It struck me the other night, as I was reading a book and came upon a section on Ponzi schemes, that insurance companies are borderline Ponzi’s themselves.
What Is a Ponzi Scheme?
The definition of a Ponzi scheme is when the broker/banker/agent takes money and promises an unusually high return and then pays said return from the incoming money from other investors. Eventually, when the incoming investors dry up, the agent can no longer pay the returns and the scheme comes crashing down.
Ponzi schemes are named after Charles Ponzi, an Italian immigrant who was the original Ponzi schemer. In recent years, the most famous (and longest lasting) Ponzi scheme is attributed to Bernie Madoff. Madoff’s Ponzi scheme is thought to have begun in the late 1980s or early 1990s and didn’t end until 2008 when he was arrested. This Ponzi scheme cheated nearly 5,000 customers out of $60+ billion dollars.
Insurance Companies Are Set Up Like Ponzi Schemes
Now, let’s look at insurance companies. We, as the insured, pay the insurance company our premiums in return for insurance against some sort of event.
With health insurance it’s against some sort of health event. With car insurance, it’s against some sort of accident.
In any case, it’s a payment. Or a return on the premium. Very seldom will you actually come out with your entire investment. And, unfortunately, you often have to fight for the payment. Health care coverage may be denied if the health insurance company doesn’t find the treatment worthy of the expense or if they deem it experimental. Likewise, if you file a home insurance claim too many times, the insurance company can choose to drop you as a customer.
For the most part, insurance companies are in charge and decide when to cut customers. But what would happen if the premium payers dried up? It would certainly get more difficult for the insurance companies to pay any claims.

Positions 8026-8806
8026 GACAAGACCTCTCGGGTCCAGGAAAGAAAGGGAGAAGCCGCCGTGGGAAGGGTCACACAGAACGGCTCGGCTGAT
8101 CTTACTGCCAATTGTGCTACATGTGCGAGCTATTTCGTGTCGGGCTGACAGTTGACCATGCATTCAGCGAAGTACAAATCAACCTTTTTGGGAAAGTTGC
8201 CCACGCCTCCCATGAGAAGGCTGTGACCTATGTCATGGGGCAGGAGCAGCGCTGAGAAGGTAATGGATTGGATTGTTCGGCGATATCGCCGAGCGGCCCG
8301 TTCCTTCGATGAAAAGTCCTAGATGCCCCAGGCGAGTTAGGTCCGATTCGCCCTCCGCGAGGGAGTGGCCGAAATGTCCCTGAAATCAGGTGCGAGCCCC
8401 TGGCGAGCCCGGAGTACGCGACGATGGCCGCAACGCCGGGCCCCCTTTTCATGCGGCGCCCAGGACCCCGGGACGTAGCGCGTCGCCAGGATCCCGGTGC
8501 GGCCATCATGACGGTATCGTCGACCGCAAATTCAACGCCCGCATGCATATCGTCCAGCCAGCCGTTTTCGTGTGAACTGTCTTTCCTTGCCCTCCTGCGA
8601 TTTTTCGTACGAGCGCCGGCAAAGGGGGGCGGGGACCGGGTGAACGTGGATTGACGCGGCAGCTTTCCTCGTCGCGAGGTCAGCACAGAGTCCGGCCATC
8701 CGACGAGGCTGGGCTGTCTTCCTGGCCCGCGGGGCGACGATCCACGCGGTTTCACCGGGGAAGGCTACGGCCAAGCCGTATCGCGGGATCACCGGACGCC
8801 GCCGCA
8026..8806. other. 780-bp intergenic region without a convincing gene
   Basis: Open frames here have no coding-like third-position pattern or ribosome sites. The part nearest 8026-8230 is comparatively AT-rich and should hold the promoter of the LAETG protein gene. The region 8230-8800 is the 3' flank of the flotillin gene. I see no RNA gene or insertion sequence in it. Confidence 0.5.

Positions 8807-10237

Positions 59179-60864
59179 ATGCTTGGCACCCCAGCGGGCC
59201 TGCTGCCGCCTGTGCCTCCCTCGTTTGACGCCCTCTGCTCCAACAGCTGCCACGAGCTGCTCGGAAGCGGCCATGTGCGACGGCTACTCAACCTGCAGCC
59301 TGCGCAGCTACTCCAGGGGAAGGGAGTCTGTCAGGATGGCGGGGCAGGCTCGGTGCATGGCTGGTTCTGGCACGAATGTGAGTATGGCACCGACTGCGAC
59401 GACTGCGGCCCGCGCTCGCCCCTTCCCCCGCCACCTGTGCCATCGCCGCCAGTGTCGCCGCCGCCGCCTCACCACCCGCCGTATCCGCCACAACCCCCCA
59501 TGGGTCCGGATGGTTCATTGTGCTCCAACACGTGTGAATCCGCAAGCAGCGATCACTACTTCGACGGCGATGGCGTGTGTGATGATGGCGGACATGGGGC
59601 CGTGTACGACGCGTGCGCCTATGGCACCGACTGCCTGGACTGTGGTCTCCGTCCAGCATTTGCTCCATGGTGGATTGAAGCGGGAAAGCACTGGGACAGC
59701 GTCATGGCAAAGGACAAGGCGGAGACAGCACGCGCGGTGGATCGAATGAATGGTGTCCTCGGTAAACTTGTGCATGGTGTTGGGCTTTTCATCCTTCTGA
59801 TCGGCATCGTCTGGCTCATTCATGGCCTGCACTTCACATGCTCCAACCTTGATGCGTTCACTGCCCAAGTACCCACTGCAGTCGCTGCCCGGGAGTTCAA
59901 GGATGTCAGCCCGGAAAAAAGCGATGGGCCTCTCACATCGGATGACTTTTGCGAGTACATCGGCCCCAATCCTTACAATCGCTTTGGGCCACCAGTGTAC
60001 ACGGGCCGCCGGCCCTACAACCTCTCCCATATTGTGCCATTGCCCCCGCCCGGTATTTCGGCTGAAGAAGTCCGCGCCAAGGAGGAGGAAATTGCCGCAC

How Insurance Companies Are Different from Ponzi Schemes
Where the key difference lies is that if you stop paying your premiums, the insurance company stops paying any claims for you. Also, as a premium payer, you never really expect your money back unless you have a claim. You’re paying for the “in case”–if it were to happen.
In a Ponzi, you’re investing your money specifically for the return. You’re not going to stop investing as long as the returns are stable. And a Ponzi only really dies when the new investors stop coming. If new insured stopped coming to the insurance company, they would still have their current insured to collect premiums from. However, as the years go on with no new insured clients and the current clients age, the insurance company could have difficulty paying claims.
Even though insurance companies seem to fit many of the criteria for a Ponzi scheme, no. insurance companies are not Ponzi Schemes. But, it sure feels that way sometimes.
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Melissa is a writer and virtual assistant. She earned her Master’s from Southern Illinois University, and her Bachelor’s in English from the University of Michigan. When she’s not working, you can find her homeschooling her kids, reading a good book, or cooking. She resides in New York, where she loves the natural beauty of the area.
Interesting take on insurance companies…hah =).
There is, however, insurance where you can recapture the cost of premiums paid: whole life insurance. You can use the benefits of this insurance when you aren’t in the position where a claim needs to be paid (when you are alive).
Other insurance products benefit you only when something bad happens…
I think a huge difference is that the insurance company still has an underlying asset. Maybe it is a building or maybe it is a note/bond, but they have something. I think most ponzi schemes don’t have any underlying assets.
Cool way of thinking though…I sometimes get jumbled up with value inevesting…think about it you buy a stock that you hope someone else will believe is worth more money…
Insurance is its own thing, closer to a casino than a Ponzi. The bet is not on the roll of dice but the chance events in the real world. And just like a casino with only one gambler in which one big win followed by a walk-away from the table will wipe it out, insurance companies rely on the statistical power of large numbers of insured people to essentially guarantee their return on investment. Joe Doakes might collect a big insurance payout, but he is offset by a million premium payers.
But unlike a casino, insurance–particularly medical or life insurance–is the only time when you hope you don’t get a return on your investment! This is because you are hedging, with money, against a life outcome you really don’t want.